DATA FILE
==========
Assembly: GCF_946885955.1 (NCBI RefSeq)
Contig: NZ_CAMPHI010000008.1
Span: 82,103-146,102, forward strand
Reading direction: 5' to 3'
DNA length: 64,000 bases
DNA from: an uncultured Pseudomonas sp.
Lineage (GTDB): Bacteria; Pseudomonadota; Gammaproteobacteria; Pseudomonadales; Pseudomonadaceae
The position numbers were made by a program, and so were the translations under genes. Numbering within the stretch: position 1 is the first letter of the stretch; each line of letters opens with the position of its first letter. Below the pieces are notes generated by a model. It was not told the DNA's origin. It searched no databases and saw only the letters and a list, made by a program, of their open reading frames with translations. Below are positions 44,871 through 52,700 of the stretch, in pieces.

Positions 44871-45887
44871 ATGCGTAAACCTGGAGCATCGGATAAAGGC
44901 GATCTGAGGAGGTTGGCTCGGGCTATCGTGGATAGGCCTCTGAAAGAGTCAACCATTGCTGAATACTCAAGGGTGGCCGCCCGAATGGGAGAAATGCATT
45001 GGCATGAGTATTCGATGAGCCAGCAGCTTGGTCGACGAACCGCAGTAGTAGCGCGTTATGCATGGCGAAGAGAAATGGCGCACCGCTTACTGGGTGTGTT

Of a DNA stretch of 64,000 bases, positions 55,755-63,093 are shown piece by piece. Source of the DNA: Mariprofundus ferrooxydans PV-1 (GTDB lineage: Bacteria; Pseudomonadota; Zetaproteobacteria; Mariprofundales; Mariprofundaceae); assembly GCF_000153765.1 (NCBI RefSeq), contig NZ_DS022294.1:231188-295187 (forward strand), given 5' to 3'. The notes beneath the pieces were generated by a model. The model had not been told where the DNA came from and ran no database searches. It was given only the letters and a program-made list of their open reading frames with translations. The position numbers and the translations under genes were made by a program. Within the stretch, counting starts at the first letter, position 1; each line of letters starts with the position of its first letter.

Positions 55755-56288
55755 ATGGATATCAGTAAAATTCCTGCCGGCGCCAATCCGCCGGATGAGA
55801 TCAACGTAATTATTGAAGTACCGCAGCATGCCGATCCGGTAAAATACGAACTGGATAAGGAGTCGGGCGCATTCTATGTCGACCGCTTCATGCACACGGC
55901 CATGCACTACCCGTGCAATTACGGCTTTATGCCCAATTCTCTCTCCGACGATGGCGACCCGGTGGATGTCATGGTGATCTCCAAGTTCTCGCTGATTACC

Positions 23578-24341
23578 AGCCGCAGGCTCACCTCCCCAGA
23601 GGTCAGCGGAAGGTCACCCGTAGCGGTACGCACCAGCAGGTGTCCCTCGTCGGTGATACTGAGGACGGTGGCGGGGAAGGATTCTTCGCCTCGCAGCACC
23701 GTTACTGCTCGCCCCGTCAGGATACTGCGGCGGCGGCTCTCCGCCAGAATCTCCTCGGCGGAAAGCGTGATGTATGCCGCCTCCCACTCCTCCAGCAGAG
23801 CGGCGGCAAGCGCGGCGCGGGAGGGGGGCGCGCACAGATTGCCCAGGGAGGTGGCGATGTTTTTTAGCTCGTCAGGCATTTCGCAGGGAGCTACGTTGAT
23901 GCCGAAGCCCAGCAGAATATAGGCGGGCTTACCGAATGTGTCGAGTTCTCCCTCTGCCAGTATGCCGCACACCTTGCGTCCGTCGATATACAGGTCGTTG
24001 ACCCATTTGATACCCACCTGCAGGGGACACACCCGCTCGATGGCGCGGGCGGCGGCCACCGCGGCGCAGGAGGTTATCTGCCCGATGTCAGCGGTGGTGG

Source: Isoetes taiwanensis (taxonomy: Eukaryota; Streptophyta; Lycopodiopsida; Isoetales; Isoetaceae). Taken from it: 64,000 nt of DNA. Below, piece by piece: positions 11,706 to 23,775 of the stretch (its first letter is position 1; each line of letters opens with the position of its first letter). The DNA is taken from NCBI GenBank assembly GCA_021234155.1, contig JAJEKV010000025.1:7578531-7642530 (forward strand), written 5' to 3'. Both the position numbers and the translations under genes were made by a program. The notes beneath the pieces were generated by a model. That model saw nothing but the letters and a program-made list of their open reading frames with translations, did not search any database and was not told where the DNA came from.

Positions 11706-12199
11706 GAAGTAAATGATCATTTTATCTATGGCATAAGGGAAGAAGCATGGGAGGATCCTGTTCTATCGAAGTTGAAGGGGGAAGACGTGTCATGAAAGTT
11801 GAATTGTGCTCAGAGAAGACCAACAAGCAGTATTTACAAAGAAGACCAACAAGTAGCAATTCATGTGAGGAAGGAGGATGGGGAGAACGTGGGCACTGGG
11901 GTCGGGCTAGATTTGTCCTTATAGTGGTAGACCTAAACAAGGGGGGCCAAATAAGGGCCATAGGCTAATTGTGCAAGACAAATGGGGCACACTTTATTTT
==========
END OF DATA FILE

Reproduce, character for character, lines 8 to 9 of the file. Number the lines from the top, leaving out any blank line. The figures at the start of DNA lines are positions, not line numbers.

The position numbers were made by a program, and so were the translations under genes. Numbering within the stretch: position 1 is the first letter of the stretch; each line of letters opens with the position of its first letter. Below the pieces are notes generated by a model. It was not told the DNA's origin. It searched no databases and saw only the letters and a list, made by a program, of their open reading frames with translations. Below are positions 44,871 through 52,700 of the stretch, in pieces.

Positions 44871-45887